Monthly Archives: December 2015

Developing Like Jesus Summary

A study of the life of Jesus from the perspective of how He developed His disciples is highly valuable for every leader. In three short years, He developed 11 men and influenced dozens more who in turn developed people who developed other people in every nation on earth.  The movement of leader development goes on.

How do we identify a person with a developmental bias who will be a great people developer?

What signs would indicate such a bent and priority? A person with a developmental bias/bent will embody many of the following traits.  Use this list as an assessment for your inclination toward and practice of developing leaders.

 Be a Learner Yourself:

  1. Is an active and self-motivated learner, pursuing development in all relevant areas
  2. Regularly seeks out learning from resource people
  3. Shares what you are learning in a humble way that invites and encourages others to learn
  4. Does not allow yourself to plateau or stagnate
  5. Considers how to upgrade your formal and non-formal education through various means
  6. Is an aggressive reader (even if your preferred learning style is not visual)
  7. Enjoys internet searches and basic research on topics critical to your ministry
  8. Protects time for your own self-development
  9. Is self-aware of your strengths and deficiencies so to strategically focus growth

Be a People Developer:

  1. Grows in ability to listen and ask good developmental questions
  2. Is known as a go-to resource for information and wisdom
  3. Does not assume that “one size fits all” when nurturing the development of others
  4. Enjoys being with people and can relate broadly to temperaments and personalities
  5. Consistently develops/trains/equips others
  6. Demonstrates the ability to raise up laborers and leaders
  7. Loves to teach and pass on helpful truth in a variety of ways
  8. Is patient with people and encourages even small signs of growth
  9. Prays faithfully for the Holy Spirit to bring transformation to self and others

Developing leaders is essential to the fulfillment of the Great Commission. It is humbling to think that God would use the likes of us to carry out His grand plan of filling the earth with the knowledge of the glory of the Lord as the waters cover the seas. (Habakkuk 2:14) May we be the kind of instruments both fit for His use and passionately engaged in the advance of the Gospel.  May we lead like Jesus with a developmental bias!

Next blog: Jesus Cared for People


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Jesus Developed Leaders by MODELING

Along with teaching and coaching, a third way that Jesus developed people was by modeling. A key passage that indicated Jesus’ intention to model is John 13:13-14, “You call me Teacher and Lord; and you are right; for so I am.  If I then, the Lord and the Teacher, washed your feet, you ought to wash one another’s feet.”  Jesus expected His Disciples to live as He lived; to follow His model.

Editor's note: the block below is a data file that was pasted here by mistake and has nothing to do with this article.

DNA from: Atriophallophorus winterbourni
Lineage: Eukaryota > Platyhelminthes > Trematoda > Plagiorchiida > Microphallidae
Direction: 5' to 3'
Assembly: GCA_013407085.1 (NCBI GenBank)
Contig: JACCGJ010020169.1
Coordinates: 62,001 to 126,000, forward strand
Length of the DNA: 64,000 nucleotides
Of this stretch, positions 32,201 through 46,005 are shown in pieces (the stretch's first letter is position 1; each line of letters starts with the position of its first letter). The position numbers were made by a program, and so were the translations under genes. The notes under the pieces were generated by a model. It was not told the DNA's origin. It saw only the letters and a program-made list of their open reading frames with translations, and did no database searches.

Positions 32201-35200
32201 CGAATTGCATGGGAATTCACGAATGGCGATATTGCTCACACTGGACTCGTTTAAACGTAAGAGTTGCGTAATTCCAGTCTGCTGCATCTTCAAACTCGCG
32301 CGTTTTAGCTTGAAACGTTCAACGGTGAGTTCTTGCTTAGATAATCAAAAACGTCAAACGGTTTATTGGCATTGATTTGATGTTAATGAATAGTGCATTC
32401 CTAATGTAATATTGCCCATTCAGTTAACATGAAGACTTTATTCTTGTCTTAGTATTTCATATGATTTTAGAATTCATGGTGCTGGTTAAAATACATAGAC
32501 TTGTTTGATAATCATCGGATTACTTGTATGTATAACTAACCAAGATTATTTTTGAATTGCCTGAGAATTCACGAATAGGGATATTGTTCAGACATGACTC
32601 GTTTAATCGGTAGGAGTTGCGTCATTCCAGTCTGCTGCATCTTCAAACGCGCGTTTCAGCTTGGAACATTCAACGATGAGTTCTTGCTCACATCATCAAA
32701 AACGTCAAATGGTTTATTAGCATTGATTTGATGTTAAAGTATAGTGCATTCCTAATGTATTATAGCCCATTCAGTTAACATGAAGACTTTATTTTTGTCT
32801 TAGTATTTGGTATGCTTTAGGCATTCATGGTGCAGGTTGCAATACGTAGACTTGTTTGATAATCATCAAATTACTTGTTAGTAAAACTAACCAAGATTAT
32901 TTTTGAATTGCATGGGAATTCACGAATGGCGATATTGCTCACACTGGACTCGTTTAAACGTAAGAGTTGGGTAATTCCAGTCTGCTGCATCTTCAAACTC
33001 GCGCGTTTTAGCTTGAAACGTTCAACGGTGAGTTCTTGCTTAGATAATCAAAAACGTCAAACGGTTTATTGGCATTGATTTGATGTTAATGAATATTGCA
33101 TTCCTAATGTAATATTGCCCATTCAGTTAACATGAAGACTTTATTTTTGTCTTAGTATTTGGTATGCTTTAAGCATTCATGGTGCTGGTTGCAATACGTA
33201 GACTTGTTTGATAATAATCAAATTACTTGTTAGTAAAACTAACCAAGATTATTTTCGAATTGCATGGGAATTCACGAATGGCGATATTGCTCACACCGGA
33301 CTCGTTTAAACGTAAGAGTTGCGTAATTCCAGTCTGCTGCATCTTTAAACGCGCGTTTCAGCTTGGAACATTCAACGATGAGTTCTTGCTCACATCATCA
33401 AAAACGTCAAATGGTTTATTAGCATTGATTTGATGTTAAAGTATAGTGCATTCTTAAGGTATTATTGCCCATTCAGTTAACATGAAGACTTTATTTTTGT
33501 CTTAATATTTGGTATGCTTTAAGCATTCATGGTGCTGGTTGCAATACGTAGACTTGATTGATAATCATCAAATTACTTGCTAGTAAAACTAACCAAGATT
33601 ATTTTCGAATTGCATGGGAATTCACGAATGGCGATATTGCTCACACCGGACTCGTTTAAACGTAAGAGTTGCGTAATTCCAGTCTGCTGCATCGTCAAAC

A model is a representation of an original. The writer to the Hebrews (1:3) says that Jesus was the exact representation of God.  Since people are unique and with flaws, human models should never be replicated exactly.  For this reason, followers of Jesus should be primarily committed to replicate His model and only secondarily seek to become like good human role models.  Whenever we put too high of an expectation on some person, we have potentially set ourselves up for disappointment.  To whom are you looking to be like?

Nevertheless, every leader is being watched and emulated. This is perhaps most notable and scary in the way children become like their parents.  During the formative years, teachers are role models as well.  The major challenge is how to be a good role model.  When you think of good role models, many qualities come to mind: friendly, humble, caring, gifted, talented, etc.  A danger comes when a person attaches her or himself too closely to one role model.  When we study the Bible or observe contemporary life, the healthiest situations are when leaders have multiple role models to whom they can look.

How does one implement this modeling aspect of developing people? The Navigators have a hallmark conviction taken from Mark 3:14, “and He appointed the twelve that they might be with Him…” A model must be seen and observed sufficiently for admiration, learning, and replication to happen.  It was Howard Hendricks who said that you can influence at a distance, but you can only impact up close.  Proximity is essential for modeling.

Jesus spent about three years almost full-time modeling His life before His disciples. Can modeling happen when we only are co-located with a leader periodically?  That is a question I have wrestled with for years.  We gather people for training, but that is not modeling.  We visit people for a couple hours over coffee, but that is not modeling.  If we understand Jesus’ intention to model as an essential means for developing leaders, we must find a way to spend longer times together.  Just as disciple making cannot be mass-produced at an efficient pace, neither can modeling Christlikeness and the advance of the Gospel.

How are you seeking to model what God has built into your life? (see 1 Corinthians 11:1) How much do you read about, study, and meditate on the life and ministry of Jesus? Only thereafter, who are those people that have qualities that you want to replicate?  When we value and practice learning from models, we can then live transparently before others as a worthy model.

For those who resonate with song, the song at this link by Phillips, Craig & Dean touches our affections about modeling:

Next blog: Developing Like Jesus Summary



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